— here notice that" which he afore prepared" declares a positive divine efficiency, in the case of the vessels of mercy, while "fitted unto destruction" Intimates no such positive agency of God — the vessels of wrath fitted themselves for destruction; 2 Tim. 2 : 20 —" vessels ... some unto honor, and some unto dishonor "; 1 Pet. 2 : 8 —" they stumble at the word, being disobedient: whereunto also they were appointed"; Jude4—"who wore of old set forth ['written of beforehand'—Am. Rev.] unto this condemnation."

On the general subject of election, sec Mozley, Predestination ; Payne, Divine Sovereignty; Kidgeley. Works, 1 : 281-324, esp. 322; Edwards, Works, 2 : 527 sq.; Van Oosterzee. Dogmatics, 446-458: Martensen, Dogmatics, 362-382; and especially Wardlaw Systematic Theology, 485-548; H. B. Smith, Syst. of Christian Theology, 502-514.

II. Calling.

Calling is that act of God by which men are invited to accept, by faith,, the salvation provided by Christ.—The Scriptures distinguish between:

[a) The general, or external, call to all men through God's providence, word, and Spirit.

Is. 45 : 22 —" look unto me, and be ye saved, all the ends of the earth; for I am God, and there is none else "; 55 : 6 —" Seek ye the Lord while he may be found; call ye upon him while he is near "; 65 :12 —" when I called, ye did not answer; when I spake, ye did not hear; but ye did that which was evil in mine eyes, and chose that wherein I delighted not"; Ez. 33 :11 —" As I live, saith the Lord, I have no pleasure in the death of the wicked; but that the wicked turn from his way and live; turn ye, turn ye from your evil ways; for why will ye die, 0 house of Israel ?'' Hat 11: 28—" Come unto me, all ye that labor and are heavy laden, and I will give you rest"; 22:3—"sent forth his servants to call them that were hidden to the marriage feast: and they would not come "; Mark 16 :15 —" Go ye into all the world, and preach the gospel to the whole creation"; John 12 : 32— "ind I, if I be lifted up from the earth, will draw all men unto myself "—draw, not drag; Rev. 3 : 20— "Behold, I stand at the door and knock: if any man hear my voice and open the door, I will come in to him, and will sup with him, and he with me."

(b) The special, efficacious call of the Holy Spirit to the elect.

Luke 14 : 23 —"Go oat into the highways and hedges, and constrain them to come in, that mj house may be filled''; Rom. 1: 6, 7 —" to all that are in Rome, beloved of God, called to be saints: Grace to yon and peace from God our father and the Lord Jesus Christ"; 8 : 30—"whom he foreordained, them he also called: and whom he called, them he also justified " j 11: 29 —" For the pits and calling of God an without repentance "; 1 Cor, 1: 24 —" But we preach Christ crucified, unto Jews a stumblingbloek, and unto Gentiles foolishness; but unto them that are called, both Jews and Greeks, Christ the power of God, and the wisdom of God "; 26—" For behold your calling, brethren, how that not many wise after the flesh, not many mighty, not many noble, are called "; Phil. 3 :14 —" I press on toward the goal, unto the prise of the high [mart;, 'upward' ] calling of God, in Christ Jesus"; Eph. 1:18— "that ye know what is the hope of bis calling, what the riches of the glory of his inheritance in the saints"; 1 Then. 2 :12—"to the end that ye should walk worthily of God, who calleth you unto his own kingdom and glory "; 2 Theas. 2 :14 —" whereunto he called you through our gospel, to the obtaining of the glory of our Lord Jesus Christ"; 2 Tim. 1: 9 —" who saved us. and called us with a holy calling, not according to our works, but according to his own purpose and grace, which was given us in Christ Jesus before times eternal"; Heb. 3:1—" holy brethren, partakers of a heavenly calling "; 2 Pet. 1:10 —" Wherefore, brethren, give the more diligenoe to make your calling and election sure."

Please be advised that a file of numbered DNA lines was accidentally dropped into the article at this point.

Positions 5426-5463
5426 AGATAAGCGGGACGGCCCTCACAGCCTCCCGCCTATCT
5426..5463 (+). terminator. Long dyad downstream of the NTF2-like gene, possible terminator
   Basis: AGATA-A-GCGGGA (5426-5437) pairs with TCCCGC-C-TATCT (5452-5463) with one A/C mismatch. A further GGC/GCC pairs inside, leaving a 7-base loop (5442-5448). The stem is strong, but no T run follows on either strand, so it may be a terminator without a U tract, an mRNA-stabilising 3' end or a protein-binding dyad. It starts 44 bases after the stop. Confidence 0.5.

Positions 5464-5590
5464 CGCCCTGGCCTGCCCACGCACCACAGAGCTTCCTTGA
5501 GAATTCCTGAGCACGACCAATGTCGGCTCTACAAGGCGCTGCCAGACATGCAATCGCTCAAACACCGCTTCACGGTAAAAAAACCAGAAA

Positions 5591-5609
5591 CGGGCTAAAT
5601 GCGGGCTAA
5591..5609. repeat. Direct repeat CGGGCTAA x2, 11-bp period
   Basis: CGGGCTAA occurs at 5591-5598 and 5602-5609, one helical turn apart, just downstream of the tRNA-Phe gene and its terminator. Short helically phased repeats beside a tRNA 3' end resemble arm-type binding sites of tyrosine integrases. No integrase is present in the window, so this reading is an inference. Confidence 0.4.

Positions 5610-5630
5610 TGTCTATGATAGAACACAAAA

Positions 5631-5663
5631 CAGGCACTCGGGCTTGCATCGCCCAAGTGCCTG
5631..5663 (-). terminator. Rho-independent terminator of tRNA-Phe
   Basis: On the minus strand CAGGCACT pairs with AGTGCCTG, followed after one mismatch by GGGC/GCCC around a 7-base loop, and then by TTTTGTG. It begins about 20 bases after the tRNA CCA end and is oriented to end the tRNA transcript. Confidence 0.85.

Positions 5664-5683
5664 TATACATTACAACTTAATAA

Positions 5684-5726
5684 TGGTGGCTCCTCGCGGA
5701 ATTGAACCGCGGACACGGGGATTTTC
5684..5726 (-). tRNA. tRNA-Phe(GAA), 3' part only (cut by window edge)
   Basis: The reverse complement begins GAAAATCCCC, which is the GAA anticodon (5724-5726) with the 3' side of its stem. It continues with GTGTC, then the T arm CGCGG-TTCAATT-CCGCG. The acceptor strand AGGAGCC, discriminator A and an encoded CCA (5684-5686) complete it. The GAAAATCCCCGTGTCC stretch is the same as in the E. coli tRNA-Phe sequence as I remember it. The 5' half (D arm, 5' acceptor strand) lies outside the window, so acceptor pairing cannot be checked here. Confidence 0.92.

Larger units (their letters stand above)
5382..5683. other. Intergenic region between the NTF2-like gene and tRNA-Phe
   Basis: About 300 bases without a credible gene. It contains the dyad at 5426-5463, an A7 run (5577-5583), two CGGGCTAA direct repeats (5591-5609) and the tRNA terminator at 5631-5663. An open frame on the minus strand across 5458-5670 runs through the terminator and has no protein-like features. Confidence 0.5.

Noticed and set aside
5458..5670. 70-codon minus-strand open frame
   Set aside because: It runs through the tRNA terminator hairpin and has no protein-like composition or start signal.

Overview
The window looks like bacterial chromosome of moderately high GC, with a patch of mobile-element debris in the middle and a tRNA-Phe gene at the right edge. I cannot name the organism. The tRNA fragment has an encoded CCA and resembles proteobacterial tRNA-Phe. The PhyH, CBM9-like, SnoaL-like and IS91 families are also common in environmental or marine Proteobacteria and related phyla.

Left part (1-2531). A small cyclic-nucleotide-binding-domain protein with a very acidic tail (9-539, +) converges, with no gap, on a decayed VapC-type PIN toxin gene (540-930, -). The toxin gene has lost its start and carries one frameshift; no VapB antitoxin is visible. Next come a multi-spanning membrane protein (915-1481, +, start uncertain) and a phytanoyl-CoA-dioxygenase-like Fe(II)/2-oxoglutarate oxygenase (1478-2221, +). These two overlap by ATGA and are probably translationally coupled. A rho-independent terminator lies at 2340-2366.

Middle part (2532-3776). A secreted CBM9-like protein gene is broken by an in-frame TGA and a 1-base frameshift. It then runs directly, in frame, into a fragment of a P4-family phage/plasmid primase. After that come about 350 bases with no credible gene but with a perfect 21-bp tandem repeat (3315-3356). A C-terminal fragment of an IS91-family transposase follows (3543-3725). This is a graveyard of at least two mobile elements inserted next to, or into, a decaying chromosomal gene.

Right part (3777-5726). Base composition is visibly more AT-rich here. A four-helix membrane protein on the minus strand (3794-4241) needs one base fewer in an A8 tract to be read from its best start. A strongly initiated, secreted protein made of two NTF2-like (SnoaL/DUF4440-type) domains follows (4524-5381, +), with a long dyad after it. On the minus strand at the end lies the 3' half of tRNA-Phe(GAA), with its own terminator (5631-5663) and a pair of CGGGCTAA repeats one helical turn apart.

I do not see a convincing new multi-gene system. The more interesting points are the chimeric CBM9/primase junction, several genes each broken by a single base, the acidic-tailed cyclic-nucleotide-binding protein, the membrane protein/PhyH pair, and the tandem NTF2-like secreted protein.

Two questions only need special consideration:
A. Is God's general call sincere?

This is denied, upon the ground that such sincerity is incompatible, first, with the inability of the sinner to obey; and secondly, with the design of God to bestow only upon the elect the special grace without which they will not obey.

(a) To the first objection we reply that, since this inability is not a physical but a moral inability, consisting simply in the settled perversity of an evil will, there can be no insincerity in offering salvation to all who are willing to receive it, especially when the offer is in itself a proper motive to obedience.

God's call to all men to repent and to believe the gospel is no more Insincere than his command to all men to love him with all the heart. There is no obstacle in the way of men's obedience to the (roepel, that does not exist to prevent their obedience to the law. If it is proper to publish the commands of the law, it Is proper to publish the invitations of the gospel. A human being may be perfectly sincere in giving an invitation which he knows will be refused. He may desire to have the Invitation accepted, while yet he may, for certain reasons of justice or personal dignity, be unwilling to put forth special efforts, aside from the Invitation itself, to secure the acceptance of it on the part of those to whom it Is offered. So God's desires that certain men should be saved may not be accompanied by his will to exert special Influences to save them.

These desires were meant by the phrase "revealed will" In the old theologians; his purpose to bestow special grace, by the phrase "secret will." It is of the former that Paul speaks. In 1 Tim. 2:4—" who would have all men to bo saved." Here we have, not the active vwerot, but the passive nttymi. The meaning is, not that God purpose* to save all men, but that he dejrfres all men to be saved through repenting and believing the gospel. Hence God's revealed will, or desire, that all men should be saved, is perfectly consistent with his secret will, or purpose, to bestow special grace only upon a certain number (see on 1 Tim. 2: 4, Falrbairn's Commentary on the Pastoral Epistles).